Wireless Revenues: Threats and Opportunities

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1 281 State Hwy 79, Morganville, NJ , Tel , Wireless Revenues: Threats and Opportunities WHITE PAPER Version: 1.1 May 6, 2009

2 Table of Contents 1. Summary Introduction The Current Pricing Model Why More Data Does Not Lead to Higher Profits New Opportunities Payment Transactions and Consumer Credit Services The Credit Card Industry The Opportunity Intelligent Assistant Services Supported by Telemetry The Telemetry and Telematics Industries The Opportunity Conclusions...8 References...9 Page 2 of 9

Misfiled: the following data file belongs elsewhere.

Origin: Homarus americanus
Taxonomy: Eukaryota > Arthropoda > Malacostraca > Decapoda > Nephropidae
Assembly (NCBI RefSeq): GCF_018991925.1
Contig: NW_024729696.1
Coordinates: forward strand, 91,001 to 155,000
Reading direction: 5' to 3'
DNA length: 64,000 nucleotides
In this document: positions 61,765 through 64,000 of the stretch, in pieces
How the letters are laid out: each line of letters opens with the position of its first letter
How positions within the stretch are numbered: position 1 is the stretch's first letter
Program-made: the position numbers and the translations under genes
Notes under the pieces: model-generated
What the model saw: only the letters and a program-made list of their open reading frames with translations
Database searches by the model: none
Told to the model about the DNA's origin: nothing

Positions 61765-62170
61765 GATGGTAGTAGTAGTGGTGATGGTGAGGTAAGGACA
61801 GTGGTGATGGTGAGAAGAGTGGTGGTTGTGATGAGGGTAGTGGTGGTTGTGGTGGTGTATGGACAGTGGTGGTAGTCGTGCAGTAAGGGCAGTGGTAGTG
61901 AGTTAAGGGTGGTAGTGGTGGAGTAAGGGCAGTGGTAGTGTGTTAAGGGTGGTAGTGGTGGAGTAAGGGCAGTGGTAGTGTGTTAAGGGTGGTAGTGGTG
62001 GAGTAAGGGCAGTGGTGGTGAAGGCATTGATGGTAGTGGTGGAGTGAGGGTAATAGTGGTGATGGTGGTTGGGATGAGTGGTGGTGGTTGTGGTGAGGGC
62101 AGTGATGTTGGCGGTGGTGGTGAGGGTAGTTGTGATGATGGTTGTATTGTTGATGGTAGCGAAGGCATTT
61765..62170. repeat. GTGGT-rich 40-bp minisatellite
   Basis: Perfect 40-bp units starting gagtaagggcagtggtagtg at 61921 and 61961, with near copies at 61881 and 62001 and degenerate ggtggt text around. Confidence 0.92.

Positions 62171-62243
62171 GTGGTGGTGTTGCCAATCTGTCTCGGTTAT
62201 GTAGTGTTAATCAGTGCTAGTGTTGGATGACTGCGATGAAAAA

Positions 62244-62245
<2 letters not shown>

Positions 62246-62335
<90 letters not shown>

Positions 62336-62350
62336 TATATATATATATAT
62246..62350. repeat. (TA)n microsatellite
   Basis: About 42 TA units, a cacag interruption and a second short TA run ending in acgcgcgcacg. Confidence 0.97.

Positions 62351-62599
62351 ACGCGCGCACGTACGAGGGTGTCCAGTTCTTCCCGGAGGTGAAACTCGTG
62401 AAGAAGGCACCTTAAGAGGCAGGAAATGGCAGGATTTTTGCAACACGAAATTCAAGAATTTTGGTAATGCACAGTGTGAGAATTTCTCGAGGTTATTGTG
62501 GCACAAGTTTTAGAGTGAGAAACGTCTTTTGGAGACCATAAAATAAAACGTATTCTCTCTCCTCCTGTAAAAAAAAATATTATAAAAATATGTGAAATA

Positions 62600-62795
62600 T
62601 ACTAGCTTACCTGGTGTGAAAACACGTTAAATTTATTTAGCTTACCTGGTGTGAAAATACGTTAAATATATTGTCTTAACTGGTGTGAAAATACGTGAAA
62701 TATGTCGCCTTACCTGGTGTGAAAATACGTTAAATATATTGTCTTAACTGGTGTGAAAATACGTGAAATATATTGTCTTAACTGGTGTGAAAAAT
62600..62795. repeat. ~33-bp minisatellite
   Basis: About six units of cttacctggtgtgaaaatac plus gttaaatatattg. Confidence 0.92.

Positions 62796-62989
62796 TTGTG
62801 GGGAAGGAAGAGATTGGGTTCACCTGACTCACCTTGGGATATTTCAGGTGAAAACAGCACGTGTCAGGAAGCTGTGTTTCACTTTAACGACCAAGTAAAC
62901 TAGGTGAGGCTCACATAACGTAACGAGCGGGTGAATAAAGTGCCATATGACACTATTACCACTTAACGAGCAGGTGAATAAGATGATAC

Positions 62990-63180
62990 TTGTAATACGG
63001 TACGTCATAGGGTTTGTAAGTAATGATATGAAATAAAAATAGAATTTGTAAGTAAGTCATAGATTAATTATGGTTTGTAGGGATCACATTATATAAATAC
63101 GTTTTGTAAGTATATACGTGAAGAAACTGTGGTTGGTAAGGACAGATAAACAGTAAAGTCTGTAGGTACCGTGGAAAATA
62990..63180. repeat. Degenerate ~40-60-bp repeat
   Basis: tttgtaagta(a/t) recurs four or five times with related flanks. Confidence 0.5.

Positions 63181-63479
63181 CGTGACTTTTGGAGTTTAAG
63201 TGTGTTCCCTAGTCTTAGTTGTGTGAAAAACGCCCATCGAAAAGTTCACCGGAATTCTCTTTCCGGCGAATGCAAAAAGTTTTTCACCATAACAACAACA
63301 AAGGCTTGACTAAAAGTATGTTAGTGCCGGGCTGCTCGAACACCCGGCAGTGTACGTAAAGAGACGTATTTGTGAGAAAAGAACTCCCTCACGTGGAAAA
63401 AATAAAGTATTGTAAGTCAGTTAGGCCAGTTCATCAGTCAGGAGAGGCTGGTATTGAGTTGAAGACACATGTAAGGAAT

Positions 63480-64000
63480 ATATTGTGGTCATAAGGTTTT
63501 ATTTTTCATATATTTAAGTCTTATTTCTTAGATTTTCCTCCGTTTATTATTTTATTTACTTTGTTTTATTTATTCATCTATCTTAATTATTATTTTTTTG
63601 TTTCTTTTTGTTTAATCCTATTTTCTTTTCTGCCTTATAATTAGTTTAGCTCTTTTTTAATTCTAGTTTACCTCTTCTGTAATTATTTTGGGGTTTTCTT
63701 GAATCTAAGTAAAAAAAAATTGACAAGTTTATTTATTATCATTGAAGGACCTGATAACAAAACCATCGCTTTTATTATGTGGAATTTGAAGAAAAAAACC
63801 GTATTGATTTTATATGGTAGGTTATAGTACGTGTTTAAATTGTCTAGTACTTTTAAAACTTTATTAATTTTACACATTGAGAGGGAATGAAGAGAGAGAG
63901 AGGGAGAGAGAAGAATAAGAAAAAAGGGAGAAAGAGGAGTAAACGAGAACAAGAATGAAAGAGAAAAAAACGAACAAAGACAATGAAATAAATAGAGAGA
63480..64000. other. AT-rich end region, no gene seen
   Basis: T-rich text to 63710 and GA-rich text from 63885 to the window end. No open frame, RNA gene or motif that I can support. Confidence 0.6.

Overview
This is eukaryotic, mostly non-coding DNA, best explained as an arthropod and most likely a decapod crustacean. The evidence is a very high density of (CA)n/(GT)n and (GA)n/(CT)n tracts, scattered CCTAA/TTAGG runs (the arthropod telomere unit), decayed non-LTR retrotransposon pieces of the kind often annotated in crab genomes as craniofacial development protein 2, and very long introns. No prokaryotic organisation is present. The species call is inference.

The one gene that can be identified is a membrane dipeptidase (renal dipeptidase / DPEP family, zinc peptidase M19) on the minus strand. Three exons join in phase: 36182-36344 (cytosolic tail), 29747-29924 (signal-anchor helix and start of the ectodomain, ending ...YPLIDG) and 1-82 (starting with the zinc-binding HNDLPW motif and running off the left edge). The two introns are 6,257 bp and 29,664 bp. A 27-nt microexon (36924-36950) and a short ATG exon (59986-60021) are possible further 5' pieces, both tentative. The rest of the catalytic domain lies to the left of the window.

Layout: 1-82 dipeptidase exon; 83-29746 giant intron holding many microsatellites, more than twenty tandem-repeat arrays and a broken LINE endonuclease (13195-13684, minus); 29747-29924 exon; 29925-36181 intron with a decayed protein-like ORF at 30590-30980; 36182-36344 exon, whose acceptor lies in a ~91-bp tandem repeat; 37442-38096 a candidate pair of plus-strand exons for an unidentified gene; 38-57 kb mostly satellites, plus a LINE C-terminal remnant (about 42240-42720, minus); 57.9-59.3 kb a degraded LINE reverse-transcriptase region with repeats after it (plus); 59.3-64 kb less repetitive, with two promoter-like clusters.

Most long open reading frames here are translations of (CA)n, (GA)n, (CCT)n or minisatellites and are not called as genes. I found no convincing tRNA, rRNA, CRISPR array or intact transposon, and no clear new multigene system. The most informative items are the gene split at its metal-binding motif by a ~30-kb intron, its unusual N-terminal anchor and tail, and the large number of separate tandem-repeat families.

3 1. Summary In today's market wireless carriers can charge a huge premium for voice and SMS services compared to data services. Users typically pay about 100 times more per bit for mobile voice compared to mobile data service. At least three trends threaten this model in the near future: 1. The rapid growth of free Internet telephony services, such as Skype, and the blurring of the separation of voice and data on the land line side has educated consumers. They treat voice more and more as just bits and start comparing the bit prices of voice with that of data. 2. The flat IP model of future wireless networks will make it nearly impossible for carriers to keep separate price plans for voice and data. Consumers will insist that both are just bits and will refuse to pay significantly more for one versus the other. 3. Cloud computing players, such as Google and Yahoo, do anything they can to convert carrier networks into a commodity and move all the high value services to the periphery (the cloud and the software on the consumer devices). It is therefore likely that the retail price per voice minute will drop to the level of data services. This means it will drop from about 10 cents per minute to about 0.1 cents per minute. To maintain or even increase their profitability, wireless carriers need to find other high margin service models to replace the voice services. Such high margin service models do indeed exist. They even provide an effective defense against the commoditization of wireless networks as driven by companies like Google and Yahoo. This White Paper explores two specific opportunities for wireless carriers. 2. Introduction 2.1. The Current Pricing Model The following table compares today's typical retail prices for three popular wireless services: SMS, voice, and broadband data. While the price drops sharply from SMS to broadband data, the data rate the carrier needs to provide increases dramatically. In other words, carriers charge most for the services that require the smallest data rate and charge least for the services that require the highest data rate. While we don't examine how the data rate influences the cost of providing the service, it is safe to assume that the higher the data rate the higher the cost for the carrier. Price per MByte Required data rate SMS $ about 1 Kbit/sec Voice $ Kbit/sec Broadband data $0.01 more than 500 Kbit/sec The prices are somewhat difficult to estimate because of the large number of complicated plans offered by the carriers and the dependence on the usage patterns due to the flat pricing components of those plans. Nevertheless, the above table should Page 3 of 9